12. Map network shares with a domain logon script. If a computer on a domain must map a drive on a non-domain computer, make sure the non-domain computer has an account with the same name and password as the domain computer. Alternatively, you use this command to save the username/password on the domain computer, then say "net use x: \\acme\share" in the domain logon script.

    net use x: \\acme\share
    /savecred /persistent:yes
  13. Check Windows Update one more time. On Vista and Windows 7, make sure you explicitly tell it to check again.
  14. Once everything is configured to your satisfaction, shut down Windows from the Start menu so it shuts down cleanly.
  15. Set the VHD to be read-only.
  16. Create a backup of the file. Name it "Level 2 - Configured".

Create a Layer 3 VPC

  1. Create a third vhd, differencing, whose parent is the vhd you just set to be read-only. I normally name it the same as the parent with the word "Child" appended. This is what I called the "Working VHD" earlier in this document. You will use this when you need to reuse a configuration a few times, then discard the configuration. Normally this vhd is empty.
  2. Change the settings in Virtual PC for your virtual machine to point to this working file.
  3. Enable Undo for this vhd.
  4. Backup this third VHD. Label it "Level 3 - Empty". You'll need the backup whenever you discard your current working configuration.
At this point you should have five backup files. The files labeled "Empty" in the below should be small, between 44KB and 106KB:
  • Level 1 - Clean root VHD, with a clean Windows install.
  • Level 1 - Configured root VHD, with a mostly configured Windows install.
  • Level 2 - Empty configuration VHD, which is an empty differencing disk whose parent is the Level 1 vhd.
  • Level 2 - Configured VHD, which is your fully configured test environment.
  • Level 3 - Empty VHD.

Create Remaining Configurations

  1. Copy your Level 2 - Empty vhd to a new file that will be the new configuration. Under Windows 7, you can create all of them at once using the DISKPART utility. For example: (DiskPart requires elevated privileges and so must be run from a command prompt started with Run As Administrator.)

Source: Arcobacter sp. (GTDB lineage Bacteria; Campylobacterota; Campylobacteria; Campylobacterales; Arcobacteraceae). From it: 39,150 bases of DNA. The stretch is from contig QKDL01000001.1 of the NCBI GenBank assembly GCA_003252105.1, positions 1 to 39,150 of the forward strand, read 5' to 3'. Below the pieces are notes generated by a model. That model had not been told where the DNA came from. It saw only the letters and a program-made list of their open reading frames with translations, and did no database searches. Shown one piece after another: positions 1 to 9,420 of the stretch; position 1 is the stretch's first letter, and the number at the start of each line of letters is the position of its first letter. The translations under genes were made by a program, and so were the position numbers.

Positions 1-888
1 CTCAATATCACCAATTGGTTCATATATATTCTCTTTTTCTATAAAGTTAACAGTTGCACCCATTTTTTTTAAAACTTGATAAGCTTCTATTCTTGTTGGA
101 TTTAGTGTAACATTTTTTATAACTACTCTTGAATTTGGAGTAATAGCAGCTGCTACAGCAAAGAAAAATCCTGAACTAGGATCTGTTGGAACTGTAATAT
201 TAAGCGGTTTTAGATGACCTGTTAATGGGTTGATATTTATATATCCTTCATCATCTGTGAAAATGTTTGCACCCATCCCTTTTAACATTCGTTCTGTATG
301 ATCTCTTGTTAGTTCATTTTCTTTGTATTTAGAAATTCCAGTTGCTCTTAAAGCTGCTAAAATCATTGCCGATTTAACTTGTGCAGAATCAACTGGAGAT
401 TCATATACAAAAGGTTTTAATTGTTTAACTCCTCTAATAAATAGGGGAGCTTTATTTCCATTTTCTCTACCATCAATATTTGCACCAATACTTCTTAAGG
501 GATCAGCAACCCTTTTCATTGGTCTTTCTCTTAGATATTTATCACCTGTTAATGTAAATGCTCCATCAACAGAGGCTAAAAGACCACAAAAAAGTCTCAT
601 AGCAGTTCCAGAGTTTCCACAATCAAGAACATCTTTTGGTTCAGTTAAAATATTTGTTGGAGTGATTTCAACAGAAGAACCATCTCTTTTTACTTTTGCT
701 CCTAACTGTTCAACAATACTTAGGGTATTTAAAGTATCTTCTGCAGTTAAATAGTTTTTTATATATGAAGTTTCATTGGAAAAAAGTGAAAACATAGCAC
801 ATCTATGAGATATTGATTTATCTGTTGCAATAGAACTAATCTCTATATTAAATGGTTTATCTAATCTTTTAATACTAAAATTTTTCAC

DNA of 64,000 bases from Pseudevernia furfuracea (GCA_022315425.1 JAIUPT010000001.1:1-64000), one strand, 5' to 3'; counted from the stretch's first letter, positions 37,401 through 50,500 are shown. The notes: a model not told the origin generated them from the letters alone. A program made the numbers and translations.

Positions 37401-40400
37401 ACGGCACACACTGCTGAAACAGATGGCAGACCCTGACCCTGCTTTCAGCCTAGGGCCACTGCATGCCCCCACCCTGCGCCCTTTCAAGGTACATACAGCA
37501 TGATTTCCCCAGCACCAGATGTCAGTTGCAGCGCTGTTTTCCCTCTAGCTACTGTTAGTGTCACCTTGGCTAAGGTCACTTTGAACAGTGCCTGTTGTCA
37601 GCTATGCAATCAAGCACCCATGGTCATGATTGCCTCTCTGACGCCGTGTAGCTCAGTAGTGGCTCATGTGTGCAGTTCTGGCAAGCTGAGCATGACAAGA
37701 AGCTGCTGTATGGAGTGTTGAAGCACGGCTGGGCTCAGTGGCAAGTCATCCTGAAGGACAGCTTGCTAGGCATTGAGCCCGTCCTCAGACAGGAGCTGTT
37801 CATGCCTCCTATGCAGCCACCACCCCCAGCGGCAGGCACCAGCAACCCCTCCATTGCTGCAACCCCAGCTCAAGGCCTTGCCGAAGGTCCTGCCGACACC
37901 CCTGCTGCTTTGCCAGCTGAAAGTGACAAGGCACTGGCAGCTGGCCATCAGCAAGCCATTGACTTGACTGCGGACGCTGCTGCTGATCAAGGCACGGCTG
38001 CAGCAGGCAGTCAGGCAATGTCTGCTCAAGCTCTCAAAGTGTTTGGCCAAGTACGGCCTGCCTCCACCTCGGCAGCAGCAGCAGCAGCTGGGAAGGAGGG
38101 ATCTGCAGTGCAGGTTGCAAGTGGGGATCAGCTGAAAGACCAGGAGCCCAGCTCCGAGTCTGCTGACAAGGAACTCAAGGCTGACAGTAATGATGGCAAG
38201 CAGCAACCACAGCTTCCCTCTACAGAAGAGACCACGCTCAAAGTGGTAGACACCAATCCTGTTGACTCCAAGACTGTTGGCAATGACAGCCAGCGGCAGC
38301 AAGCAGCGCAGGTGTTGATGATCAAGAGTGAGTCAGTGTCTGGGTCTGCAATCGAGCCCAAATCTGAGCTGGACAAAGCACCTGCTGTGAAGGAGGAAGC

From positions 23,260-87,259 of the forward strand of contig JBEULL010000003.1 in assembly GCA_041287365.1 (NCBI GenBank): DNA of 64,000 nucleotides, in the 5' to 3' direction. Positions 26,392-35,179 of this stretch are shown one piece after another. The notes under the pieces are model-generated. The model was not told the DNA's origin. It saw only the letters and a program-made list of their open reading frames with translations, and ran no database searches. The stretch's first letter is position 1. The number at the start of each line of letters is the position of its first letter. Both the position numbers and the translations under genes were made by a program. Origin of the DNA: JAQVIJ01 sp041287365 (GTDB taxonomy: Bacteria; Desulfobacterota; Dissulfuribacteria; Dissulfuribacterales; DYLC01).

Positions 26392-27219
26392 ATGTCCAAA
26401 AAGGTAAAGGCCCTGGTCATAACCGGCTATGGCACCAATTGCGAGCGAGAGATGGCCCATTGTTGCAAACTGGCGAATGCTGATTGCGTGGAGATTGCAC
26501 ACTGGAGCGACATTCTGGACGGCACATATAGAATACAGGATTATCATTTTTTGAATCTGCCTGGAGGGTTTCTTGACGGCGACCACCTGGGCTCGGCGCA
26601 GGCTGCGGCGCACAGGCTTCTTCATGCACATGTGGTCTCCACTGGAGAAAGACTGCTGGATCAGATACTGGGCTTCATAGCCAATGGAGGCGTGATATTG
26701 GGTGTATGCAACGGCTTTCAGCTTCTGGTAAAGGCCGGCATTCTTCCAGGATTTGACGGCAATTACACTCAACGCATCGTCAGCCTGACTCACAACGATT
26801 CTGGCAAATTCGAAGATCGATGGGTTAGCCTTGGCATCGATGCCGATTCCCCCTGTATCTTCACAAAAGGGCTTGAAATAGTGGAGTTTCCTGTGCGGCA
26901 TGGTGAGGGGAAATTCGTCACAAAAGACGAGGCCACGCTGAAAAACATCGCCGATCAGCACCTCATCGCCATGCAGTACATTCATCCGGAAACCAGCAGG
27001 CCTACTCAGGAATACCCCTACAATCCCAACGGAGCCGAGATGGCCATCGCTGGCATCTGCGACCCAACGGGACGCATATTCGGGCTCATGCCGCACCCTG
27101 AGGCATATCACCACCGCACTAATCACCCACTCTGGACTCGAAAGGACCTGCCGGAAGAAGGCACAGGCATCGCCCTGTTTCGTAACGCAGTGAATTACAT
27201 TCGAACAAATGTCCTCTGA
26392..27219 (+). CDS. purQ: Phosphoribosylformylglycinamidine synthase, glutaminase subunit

DISKPART < Parts.txt

    And Parts.txt is one or more lines similar to this:
    create vdisk file="c:\vpc\ParentDisks\WinXP Office 2007.vhd" parent="c:\vpc\ParentDisks\WinXP SP3 Root.vhd"
  2. Go to Step 3 under Configure a Layer 2 VPC and continue through Configure a Layer 3 VPCs.


Licensing is also an issue. Strictly speaking, it appears that you need one Windows license per virtual PC. In practice, we have a dozen different variants of each root virtual PC, with only minor changes between each, such as whether it's a member of a workgroup or a member of a domain, or whether it's Service Pack 2 of WinXP or Service Pack 3. Since we rebuild these fairly routinely from scratch, it is hard to believe that we are supposed to own thirty different licenses and rebuy all of them every few months. Our solutions for Windows has been to use the volume licensing versions of Windows, which are available to Microsoft Certified Partners on MSDN Downloads.

Tuesday, March 9, 2010

Create separate references for Debug and Release DLLs in C++/CLR

I'm one of the crazy people who has worked with C++/CLR to make native C++ code coexist with .Net code. It runs really well, with a minimum of frustration.

Except for one thing. We rely on some components supplied by a third party. These components have both Debug and Release versions. You'll notice that the References are listed under "Common Properties" in the Properties window, so you can't create separate references for Debug and Release by simply switching to the appropriate property set.

This has been annoying me now for at least two years, and I finally found a solution, thanks Marco Beninca in this post:

The solution is to use #using in your source code instead of defining your assembly references on the "Framework and References" page. Then you can go to the General page for C/C++ and set different directories for Debug and for Release.

The other advantage to this solution is that you don't have to reset all of your references when you get a new version of the components.

One disadvantage to this strategy is that the compiler no longer takes care of copying the appropriate DLLs to the appropriate directories. This can easily cause you to build with a different set of DLLs than you are running against, which will certainly cause a crash. My solution was to create a Pre-Link step that copies the DLLs to $(OutDir).